“Sam Giancana: The Rise and Fall of a Chicago Mobster” by Susan McNicoll

If the beginning of a book has to be good enough to grab your attention,  “Sam Giancana: The Rise and Fall of a Chicago Mobster” by Susan McNicoll has such a start. The six-year-old Sam is beaten periodically by his father, Antonio Giancana. He is tied to an oak tree in the backyard and whipped with a razor strap until he bled. McNicoll writes, ” the beatings at the oak tree were gruesomely regular, from then on but perversely, this abuse spawned in the boy a ferocious driving force. There was nothing he could not withstand, there was nothing he could not do. And the world paid heavily for the man that boy became.” Continue reading ““Sam Giancana: The Rise and Fall of a Chicago Mobster” by Susan McNicoll”

“The Unexpected Son” by Shobhan Bantwal

This was the first book I read by Shobhan Bantwal and I must say that I enjoyed her , “The Unexpected Son.” The story begins when a letter written in the old fashioned way, by ordinary mail, is delivered to Vinita Patil who has made the United States her home for the past few decades. In these days of electronic mail, this in itself was an oddity since there weren’t too many people who would write to her like this from India. Her surprise turns rapidly to shock when she reads the letter addressed to her by name by an anonymous well-wisher. The letter, in brief, informs her that her son in India is suffering from leukaemia and is not expected to live much longer. He desperately needs a bone marrow transplant which just might save his life. Continue reading ““The Unexpected Son” by Shobhan Bantwal”

“She Walks, She Leads” by Gunjan Jain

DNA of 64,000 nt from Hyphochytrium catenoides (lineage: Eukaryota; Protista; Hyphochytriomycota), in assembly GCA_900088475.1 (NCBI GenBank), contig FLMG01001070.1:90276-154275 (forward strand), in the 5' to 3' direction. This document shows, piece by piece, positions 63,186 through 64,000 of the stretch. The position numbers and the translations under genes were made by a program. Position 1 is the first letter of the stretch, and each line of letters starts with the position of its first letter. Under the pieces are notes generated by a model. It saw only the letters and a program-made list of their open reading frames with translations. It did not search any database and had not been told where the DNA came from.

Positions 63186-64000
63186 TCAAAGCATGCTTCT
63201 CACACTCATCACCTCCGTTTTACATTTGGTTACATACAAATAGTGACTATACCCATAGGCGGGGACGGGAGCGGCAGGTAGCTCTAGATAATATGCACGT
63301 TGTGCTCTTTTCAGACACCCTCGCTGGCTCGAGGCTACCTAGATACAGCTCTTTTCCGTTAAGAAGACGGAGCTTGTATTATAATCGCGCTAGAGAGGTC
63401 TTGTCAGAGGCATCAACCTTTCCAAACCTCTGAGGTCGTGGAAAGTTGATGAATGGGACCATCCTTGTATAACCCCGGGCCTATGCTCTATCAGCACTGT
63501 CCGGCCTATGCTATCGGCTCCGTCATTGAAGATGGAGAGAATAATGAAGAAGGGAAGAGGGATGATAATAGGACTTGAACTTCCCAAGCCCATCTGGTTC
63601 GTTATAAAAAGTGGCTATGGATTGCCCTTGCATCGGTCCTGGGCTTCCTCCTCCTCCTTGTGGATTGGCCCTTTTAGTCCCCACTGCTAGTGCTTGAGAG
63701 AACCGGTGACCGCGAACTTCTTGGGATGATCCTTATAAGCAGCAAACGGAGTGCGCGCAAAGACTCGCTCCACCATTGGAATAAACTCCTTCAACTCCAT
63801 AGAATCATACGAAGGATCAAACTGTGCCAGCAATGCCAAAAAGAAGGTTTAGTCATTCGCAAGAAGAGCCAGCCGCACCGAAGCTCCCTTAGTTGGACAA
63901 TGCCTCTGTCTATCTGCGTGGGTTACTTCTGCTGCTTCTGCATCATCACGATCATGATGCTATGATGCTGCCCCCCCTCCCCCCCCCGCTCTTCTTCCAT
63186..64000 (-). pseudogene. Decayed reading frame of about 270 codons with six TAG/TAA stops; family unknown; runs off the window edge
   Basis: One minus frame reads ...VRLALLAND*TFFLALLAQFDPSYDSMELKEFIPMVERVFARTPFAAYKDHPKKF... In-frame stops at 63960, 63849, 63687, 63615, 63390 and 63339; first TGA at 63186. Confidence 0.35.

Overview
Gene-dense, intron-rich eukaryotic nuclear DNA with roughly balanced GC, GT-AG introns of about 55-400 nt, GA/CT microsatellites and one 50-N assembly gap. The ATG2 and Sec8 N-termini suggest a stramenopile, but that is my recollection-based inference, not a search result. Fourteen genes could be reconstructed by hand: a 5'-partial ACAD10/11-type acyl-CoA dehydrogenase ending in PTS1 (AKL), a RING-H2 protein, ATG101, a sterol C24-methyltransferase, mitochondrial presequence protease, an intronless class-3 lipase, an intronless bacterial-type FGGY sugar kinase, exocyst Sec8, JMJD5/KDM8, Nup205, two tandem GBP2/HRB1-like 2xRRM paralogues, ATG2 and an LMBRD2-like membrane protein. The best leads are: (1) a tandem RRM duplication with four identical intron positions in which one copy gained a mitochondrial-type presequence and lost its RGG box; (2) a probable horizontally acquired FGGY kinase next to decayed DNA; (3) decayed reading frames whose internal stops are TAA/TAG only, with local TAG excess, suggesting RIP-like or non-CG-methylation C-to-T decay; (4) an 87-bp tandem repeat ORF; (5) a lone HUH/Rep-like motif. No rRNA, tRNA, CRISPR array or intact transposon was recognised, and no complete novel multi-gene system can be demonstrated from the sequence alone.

She Walks, She Leads” is in my opinion a somewhat misleading title for Gunjan Jain’s outstanding book profiling 24 of India’s most famous ladies of recent times. If not for the by line, “Women Who Inspire India” one might wonder what the book was about going just by the title. I would have opted for, “Trailblazers: 24 Women Who Inspired India” or something to that effect.

Be that as it may, this 520 page book published recently by Penguin-Viking is a trailblazer of sorts. I can’t readily recall anyone having catalogued so succinctly but in such an interesting manner the lives of 24 women who achieved great success in contemporary India, almost always struggling against great odds. Without exception all of them have become household names in India, a country where there is a huge need for role models. This book provides an intimate glimpse of the lives of these women. Continue reading ““She Walks, She Leads” by Gunjan Jain”

“The Escape” by David Baldacci

I seldom read two books by the same author in quick succession. This time there has been an exception as after “The Hit” by David Baldacci, a couple of weeks later, I read his “The Escape.” This features the Military CID Investigator John Puller. I was coming across this character for the first time but I understand he has featured in two other books by Baldacci in the past. The book starts with a bang, as all thrillers should. In a first time ever event, a notorious captive escapes from the ultra high security United States Disciplinary Barracks in Fort Leavenworth. The man who escaped did not merely vanish into thin air but left behind a body of someone whom nobody had seen before at that prison. What makes the plot more intriguing is that the escaped prisoner was a brilliant man, an expert in nuclear technology and cyber security who had been a Major in the United States Air Force until his conviction. He happens to be none other than John Puller’s elder brother, Robert. Continue reading ““The Escape” by David Baldacci”